Big Fish Fire burns Trapper’s Lake Lodge, 8 cabins |

Big Fish Fire burns Trapper’s Lake Lodge, 8 cabins

The Big Fish Fire grew by 6,000 acres Friday and burned the Trappers Lake Lodge, a barn and eight cabins as it swept to the east, said U.S. Forest Service spokeswoman Sue Froeschle. An additional 4,000 acres burned Saturday.

Other cabins related to the lodge, as well as a cluster of private cabins and the Rio Blanco Ranch, all evacuated on Thursday, were spared, she said.

Now that the 10,000-acre wildfire has moved beyond the structures, Forest Service officials are monitoring it but not actively fighting it. That approach follows a wildfire plan for the Flat Tops Wilderness written in 1995, which called for allowing fire to take its natural course.

Because of the many dead standing trees from a 50-year-old spruce beetle epidemic and rough terrain, the fire would be extremely difficult to fight anyway, Froeschle said.

The 1995 fire plan did call for protecting the lodge and cabins near Trappers Lake, but the fire exploded Friday afternoon and spread far more quickly than firefighters expected.

“Unfortunately we experienced high winds early in the day, and we had to pull the engines and crews off. The structures were not fully protected, and as a consequence, some were destroyed,” she said.

In other cases, cabin owners created a defensible space around their structures, and the wildfire “just passed over” as it moved through the area.

It burned within a quarter mile of the Rio Blanco Ranch before turning south toward the lake. The ranch is now serving as the incident command center for the fire.

The fire also passed through the Trappers Lake Campground, but did little damage, Froeschle said.

Trappers Lake, 38 miles east of Meeker and 30 miles due north of Glenwood Springs, is a focal point of the Flat Tops Wilderness and the White River Valley. The mile-long lake is ringed by steep mountainsides unique to Flat Tops geology.

It’s a popular area for anglers, canoeists, hikers and hunters. While it is most easily accessed from the White River Valley, it is actually in the extreme northeast corner of Garfield County.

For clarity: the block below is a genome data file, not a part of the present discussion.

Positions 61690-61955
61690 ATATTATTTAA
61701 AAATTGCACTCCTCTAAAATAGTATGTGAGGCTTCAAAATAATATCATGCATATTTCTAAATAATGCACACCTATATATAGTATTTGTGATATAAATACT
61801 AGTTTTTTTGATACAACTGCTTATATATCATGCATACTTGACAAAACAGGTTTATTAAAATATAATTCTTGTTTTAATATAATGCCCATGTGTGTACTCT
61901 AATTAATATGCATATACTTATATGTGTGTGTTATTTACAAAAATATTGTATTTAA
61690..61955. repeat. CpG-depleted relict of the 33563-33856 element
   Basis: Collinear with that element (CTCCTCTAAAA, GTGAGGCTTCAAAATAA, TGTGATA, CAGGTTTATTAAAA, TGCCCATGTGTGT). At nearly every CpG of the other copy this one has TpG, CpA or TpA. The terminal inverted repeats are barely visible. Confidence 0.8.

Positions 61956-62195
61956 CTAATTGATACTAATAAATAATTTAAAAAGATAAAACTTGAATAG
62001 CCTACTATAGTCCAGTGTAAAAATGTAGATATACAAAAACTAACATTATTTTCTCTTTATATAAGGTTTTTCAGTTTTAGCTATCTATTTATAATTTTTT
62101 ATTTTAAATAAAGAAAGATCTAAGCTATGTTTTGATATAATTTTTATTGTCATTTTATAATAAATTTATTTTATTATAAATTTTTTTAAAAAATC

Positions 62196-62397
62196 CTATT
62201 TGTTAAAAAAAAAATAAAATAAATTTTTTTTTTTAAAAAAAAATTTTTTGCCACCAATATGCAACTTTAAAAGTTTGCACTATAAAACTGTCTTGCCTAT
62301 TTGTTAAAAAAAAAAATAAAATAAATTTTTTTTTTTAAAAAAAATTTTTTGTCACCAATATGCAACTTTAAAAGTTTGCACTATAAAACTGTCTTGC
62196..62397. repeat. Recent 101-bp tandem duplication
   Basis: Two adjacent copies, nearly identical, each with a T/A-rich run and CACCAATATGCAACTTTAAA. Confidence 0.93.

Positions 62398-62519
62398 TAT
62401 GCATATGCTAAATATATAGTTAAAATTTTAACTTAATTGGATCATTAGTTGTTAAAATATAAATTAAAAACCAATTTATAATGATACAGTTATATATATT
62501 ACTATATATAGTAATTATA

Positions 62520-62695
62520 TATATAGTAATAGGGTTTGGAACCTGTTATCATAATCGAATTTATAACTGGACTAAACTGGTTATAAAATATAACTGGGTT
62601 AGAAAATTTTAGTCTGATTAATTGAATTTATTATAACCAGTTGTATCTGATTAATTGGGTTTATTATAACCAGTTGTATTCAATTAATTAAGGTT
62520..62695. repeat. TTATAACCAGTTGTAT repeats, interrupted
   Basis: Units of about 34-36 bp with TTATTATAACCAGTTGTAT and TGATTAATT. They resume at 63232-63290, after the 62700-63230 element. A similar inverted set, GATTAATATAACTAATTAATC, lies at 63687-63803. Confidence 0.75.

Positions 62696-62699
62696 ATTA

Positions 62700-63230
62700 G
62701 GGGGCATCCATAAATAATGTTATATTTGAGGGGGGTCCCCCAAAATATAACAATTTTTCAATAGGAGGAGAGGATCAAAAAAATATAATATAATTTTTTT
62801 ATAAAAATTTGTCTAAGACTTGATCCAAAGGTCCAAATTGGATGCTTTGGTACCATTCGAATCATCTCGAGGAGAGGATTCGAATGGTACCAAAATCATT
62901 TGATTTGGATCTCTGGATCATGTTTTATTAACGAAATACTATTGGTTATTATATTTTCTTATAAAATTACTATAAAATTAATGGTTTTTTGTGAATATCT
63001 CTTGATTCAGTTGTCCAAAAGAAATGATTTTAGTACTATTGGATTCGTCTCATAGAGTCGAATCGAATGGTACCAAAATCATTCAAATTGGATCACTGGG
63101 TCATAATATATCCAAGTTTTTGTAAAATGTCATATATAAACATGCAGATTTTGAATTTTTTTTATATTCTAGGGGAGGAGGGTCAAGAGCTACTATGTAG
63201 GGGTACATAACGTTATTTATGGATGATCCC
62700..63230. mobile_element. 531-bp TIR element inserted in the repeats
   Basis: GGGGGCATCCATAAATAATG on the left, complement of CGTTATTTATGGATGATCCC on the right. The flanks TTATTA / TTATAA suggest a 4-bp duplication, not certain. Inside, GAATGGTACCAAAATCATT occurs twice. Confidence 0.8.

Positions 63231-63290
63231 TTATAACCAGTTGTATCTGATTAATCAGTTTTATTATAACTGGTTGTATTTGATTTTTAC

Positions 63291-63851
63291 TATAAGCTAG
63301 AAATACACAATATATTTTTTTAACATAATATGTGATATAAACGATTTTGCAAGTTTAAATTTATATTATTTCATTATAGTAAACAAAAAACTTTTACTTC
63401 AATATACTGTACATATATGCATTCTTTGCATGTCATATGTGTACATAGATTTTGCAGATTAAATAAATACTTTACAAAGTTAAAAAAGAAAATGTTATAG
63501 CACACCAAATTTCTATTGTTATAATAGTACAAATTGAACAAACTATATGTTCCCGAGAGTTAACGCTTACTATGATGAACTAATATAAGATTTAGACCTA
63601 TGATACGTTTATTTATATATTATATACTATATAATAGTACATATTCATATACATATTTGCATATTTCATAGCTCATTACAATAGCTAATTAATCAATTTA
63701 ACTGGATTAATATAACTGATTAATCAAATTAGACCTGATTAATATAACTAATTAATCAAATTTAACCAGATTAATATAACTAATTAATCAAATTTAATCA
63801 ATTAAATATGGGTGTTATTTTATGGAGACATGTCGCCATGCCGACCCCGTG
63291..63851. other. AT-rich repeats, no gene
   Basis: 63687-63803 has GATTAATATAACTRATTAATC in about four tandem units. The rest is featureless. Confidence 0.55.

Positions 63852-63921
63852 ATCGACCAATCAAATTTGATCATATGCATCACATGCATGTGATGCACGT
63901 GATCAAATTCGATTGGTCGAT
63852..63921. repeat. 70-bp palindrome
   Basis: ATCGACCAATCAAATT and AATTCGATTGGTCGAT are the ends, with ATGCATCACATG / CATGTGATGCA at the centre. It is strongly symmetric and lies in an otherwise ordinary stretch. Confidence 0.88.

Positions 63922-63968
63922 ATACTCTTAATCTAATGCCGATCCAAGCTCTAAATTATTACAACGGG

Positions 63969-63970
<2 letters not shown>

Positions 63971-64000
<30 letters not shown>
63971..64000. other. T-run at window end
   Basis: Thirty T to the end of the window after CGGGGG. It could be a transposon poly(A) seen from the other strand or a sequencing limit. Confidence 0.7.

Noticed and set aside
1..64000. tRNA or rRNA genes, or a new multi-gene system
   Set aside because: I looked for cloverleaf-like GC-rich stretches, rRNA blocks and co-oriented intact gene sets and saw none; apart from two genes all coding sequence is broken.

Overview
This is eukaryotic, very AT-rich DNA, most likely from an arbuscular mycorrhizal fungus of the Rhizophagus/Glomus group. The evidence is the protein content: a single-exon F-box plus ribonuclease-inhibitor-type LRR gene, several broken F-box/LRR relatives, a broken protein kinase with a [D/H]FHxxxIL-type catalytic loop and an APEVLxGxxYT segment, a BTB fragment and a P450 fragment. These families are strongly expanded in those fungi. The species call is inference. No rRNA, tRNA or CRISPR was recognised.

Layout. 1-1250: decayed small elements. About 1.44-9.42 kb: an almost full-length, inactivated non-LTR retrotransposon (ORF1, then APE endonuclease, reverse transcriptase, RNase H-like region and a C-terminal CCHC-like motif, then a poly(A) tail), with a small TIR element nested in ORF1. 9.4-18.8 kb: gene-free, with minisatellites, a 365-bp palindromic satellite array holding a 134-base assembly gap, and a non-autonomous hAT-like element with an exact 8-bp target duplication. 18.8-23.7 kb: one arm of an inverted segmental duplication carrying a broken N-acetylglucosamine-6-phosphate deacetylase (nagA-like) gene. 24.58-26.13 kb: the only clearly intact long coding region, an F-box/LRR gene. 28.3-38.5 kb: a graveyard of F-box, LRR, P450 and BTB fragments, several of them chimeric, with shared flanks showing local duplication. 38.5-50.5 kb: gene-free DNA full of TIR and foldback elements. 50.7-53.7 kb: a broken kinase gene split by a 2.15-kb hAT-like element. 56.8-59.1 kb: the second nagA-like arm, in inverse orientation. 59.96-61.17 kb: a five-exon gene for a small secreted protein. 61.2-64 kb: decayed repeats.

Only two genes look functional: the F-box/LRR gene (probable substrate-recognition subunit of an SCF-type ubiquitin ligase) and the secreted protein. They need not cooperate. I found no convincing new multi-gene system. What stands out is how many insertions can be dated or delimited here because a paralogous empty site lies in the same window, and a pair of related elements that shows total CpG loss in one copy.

The fire started July 18 with a lightning strike near Big Fish Lake, 2.5 miles west of Trappers Lake, but didn’t start to spread until this week. On Monday, it grew to 50 acres, and on Wednesday it grew from 125 acres to 300 acres. By noon on Thursday, it doubled to 600 acres, and by nightfall more than doubled again, reaching 1,500 acres.

“The biggest run was between Thursday night and Friday night,” Froeschle said.

So while 170 firefighters were on the scene working to protect the Trappers Lake structures in advance of the fire, the spread on Friday caught them with some work not yet done.

Now the fire is working its way deeper into the Flat Tops Wilderness. Natural barriers, including lakes and the scenic China Wall, a long escarpment of limestone, may halt the spread of the fire. But the fire probably won’t go out unless the area receives heavy rains, or until snow falls.

“It’s still burning, and the fuel load is extremely heavy. There are some natural barriers, but it’s not going to die off anytime soon,” Froeschle said.

Forest Service officials closed 14 trails in the area Friday, and were checking on horses grazing in the area.

But as of Saturday afternoon, no injuries or deaths had occurred on the fire, Froeschle said.

Smoke has been visible along the Interstate 70 corridor from Vail to Glenwood Springs. That smoke is very dense because a spruce beetle epidemic in the 1940s and 1950s killed thousands of trees in the area, and the dead trees are feeding the fire. The accumulation of fuels ranges from 40 to 100 tons per acre and is four or five times denser than what is normally found in local forests, fire officials said.

“This fire is going to be a real benefit for the overall health of the Flat Tops,” said Wettstein. “It’s drastically reducing the fuel load of the area.”

Monitoring the fire will be a unique 10-person “fire use management team,” one of only three in the country, said Wettstein. When the fire first started, he said, the team created models for the management implementation plan now being used, Wettstein said.

“One of the advantages of these kinds of fire is we aren’t putting people in harms way nearly as much as on a full-suppression show,” said Wettstein.

Area forests are primed to burn after five years of below-normal precipitation and, this year, by the worst drought on record in Colorado.

Cliff Thompson of the Vail Daily contributed to this report.

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